Sunday, March 22, 2009

Ryan Pyle Blog: Corruption & Construction


Today I wanted to address infrastructure spending. With all this stimulus money being tossed around, much of it earmarked for infrastructure and construction, I thought we should stop for a minute and take note that the collective world is throwing hundreds of billions of dollars at perhaps the doggiest industry on the planet.

A recent article in Fortune Magazine (02/16/2009) reported that, according to Transparency International, a non-governmental organization, the construction industry is the most corrupt industry in the world. An example of this comes from Halliburton, who recently forked out US$599 million in fines to the US Government to settle charges concerning construction related bribes in Nigeria. Wasn't former Vice President of the United States Dick Cheany the former CEO of Halliburton prior to his eight years in public office?

While the Fortune Magazine article focuses on the anti-corruption measures by construction company Fluror, I thought it might be interesting, in this space, to take a look at how all that tax payer stimulus money will be spent. After bailing out the banks the next biggest expenditure in the United States is likely to be construction, whether it be building roads, expressways, bridges, schools, and factories. Does it not raise any flags within the government that the construction industry is such a mess? Now perhaps in the United States there are more regulations and transparency in the bidding process for government contracts, but there is certainly going to be a lot of back dealing; and perhaps that is acceptable because of the great rush everyone is in to repair the economy and put people back to work, but maybe not.

While I don't have much direct experience in the United States on these issues I can promise you that China's US$600 billion stimulus package is going to go pear shaped in the early stages. In an earlier blog I mentioned that much of the benefactors of the stimulus money will be construction companies and firms dealing with natural resources, both industries are essentially government owned. So basically the government wrote a US$600 billion cheque to itself. Fair enough, the government manages over 50% of the Chinese economy either directly or indirectly; and at the end of the day communist leaders have no interest in transparency and no tolerance for criticism, so they don't really worry too much about what ordinary people think about these types of investments in the country. In the end the expenditure will help things, disproportionately to owners of cement and construction companies but that money will trickle down to the service economy as well. Transparent, no. Effective, that has yet to be seen.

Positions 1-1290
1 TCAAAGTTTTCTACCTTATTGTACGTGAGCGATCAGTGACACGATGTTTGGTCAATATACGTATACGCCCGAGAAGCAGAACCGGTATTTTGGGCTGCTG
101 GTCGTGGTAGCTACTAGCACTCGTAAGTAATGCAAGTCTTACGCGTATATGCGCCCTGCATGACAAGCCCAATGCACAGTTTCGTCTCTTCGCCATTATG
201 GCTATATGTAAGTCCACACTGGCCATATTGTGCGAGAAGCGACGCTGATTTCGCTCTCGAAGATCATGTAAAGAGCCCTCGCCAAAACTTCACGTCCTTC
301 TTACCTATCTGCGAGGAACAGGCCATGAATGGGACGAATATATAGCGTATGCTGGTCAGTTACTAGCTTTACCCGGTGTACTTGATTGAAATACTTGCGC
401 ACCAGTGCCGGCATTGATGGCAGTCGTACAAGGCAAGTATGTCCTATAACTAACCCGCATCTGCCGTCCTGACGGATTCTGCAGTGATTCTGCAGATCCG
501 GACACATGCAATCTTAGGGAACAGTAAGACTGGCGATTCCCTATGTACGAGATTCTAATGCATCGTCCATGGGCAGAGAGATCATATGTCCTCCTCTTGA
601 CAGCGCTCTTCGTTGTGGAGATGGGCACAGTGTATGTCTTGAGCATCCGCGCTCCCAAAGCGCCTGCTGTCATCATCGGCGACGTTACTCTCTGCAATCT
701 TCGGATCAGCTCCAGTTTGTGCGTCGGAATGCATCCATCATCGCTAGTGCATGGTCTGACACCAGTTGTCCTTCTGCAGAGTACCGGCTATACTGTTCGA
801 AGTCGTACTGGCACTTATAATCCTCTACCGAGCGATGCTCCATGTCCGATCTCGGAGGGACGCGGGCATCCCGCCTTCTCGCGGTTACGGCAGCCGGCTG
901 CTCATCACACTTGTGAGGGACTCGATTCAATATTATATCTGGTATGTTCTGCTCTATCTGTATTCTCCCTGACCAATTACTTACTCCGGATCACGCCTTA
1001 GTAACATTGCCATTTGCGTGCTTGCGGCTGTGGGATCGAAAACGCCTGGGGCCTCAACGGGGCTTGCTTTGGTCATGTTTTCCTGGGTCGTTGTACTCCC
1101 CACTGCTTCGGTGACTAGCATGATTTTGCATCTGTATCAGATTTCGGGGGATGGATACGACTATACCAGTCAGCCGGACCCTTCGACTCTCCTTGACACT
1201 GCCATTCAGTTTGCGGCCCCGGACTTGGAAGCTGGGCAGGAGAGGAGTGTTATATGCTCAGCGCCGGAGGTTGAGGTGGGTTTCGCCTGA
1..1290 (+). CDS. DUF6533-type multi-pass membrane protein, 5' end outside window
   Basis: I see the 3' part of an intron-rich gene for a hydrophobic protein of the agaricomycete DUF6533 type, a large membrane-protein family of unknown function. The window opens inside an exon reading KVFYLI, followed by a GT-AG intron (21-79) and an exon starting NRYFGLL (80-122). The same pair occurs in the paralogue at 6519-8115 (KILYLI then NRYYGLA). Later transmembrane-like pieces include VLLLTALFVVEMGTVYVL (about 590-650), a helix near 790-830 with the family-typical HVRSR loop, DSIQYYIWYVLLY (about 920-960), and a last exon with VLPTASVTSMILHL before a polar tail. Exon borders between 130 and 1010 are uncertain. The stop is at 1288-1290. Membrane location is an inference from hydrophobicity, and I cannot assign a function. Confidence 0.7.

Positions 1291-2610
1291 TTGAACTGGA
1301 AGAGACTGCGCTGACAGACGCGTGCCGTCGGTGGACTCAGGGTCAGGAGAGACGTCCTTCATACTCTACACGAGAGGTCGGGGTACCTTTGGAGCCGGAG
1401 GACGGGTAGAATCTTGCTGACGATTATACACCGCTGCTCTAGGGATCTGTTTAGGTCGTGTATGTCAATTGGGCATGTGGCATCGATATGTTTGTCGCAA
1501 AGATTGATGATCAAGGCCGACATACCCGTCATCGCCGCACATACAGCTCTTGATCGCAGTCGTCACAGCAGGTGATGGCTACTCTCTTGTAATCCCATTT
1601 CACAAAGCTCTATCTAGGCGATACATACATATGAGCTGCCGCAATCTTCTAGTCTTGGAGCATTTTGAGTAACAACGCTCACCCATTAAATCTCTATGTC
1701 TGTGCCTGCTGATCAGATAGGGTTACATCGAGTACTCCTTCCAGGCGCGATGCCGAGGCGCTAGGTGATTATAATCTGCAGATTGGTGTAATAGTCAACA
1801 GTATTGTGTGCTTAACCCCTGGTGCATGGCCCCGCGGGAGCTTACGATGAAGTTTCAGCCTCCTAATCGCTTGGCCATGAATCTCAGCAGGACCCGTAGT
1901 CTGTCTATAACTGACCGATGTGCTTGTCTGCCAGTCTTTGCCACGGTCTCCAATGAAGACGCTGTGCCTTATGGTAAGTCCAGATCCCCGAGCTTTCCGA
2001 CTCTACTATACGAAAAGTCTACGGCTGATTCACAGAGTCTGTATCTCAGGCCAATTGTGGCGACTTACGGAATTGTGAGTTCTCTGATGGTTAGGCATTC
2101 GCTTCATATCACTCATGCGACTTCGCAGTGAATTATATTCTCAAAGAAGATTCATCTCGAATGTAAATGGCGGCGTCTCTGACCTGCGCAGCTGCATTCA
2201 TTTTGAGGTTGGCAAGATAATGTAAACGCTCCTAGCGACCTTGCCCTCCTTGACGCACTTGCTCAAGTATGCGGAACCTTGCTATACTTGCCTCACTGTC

But I worry. While the Chinese government knows how to mobilize and move people better than any government on earth, there is no doubt that the money will be used quickly and short-term construction jobs will keep migrant workers happy for a year or two, but how is that sustainable? When that money runs out will there be another stimulus package introduced? If the government fears political stability so much, and keeping migrant workers and University graduates busy, perhaps they should just call the stimulus packages "Political Stability Stimulus"; which is all it really is. Expect more money thrown at the problem in the coming months.

Furthermore, my guess is that Transparency International doesn't have very many nice things to say about the construction industry in China, and it should bother people that there could be so much potential for wasted money. In the United States ordinary people rise up and complain all the time about how "my tax dollars are being wasted". Well Chinese workers pay tax, and so do Chinese companies and so do joint venture multinational corporations; but where are the people in China asking, "are my tax dollars being wasted?". Or what about "are my middle class tax dollars being used to pacify the masses and keep the current corrupt leadership in place?" Interesting questions, no answers and no dialog.

This is what the emerging middle class should be bringing to the table, and in the future they will hopefully demand more transparency and some form of independent rule of law in China. My guess is the government already knows that and doesn't care much for making changes in the great name of "political stability and economic growth". And while stability and economic growth is important it doesn't mean that tax payers should just sit back and watch money be thrown at corrupt industries to solve short term problems.

The next 6 months should be very interesting. Many online bloggers in China were quick to point out that a significant portion of the money donated to rebuild Sichuan after it's devastating earthquake was misused, my guess is the same will be done for this stimulus package. But even if caught with a hand in the cookie jar, don't expect any government officials to be jailed. For those who are keeping score, economic growth once again trumps rule of law, anti-corruption measures and political reform.


Ryan Pyle

1 comment:

  1. Yeah, you have the point that the construction industry is the most corrupt industry in the world. Because they are estimating more than the exact price, manpower, time and materials. They earned double, triple and sometimes more than that.



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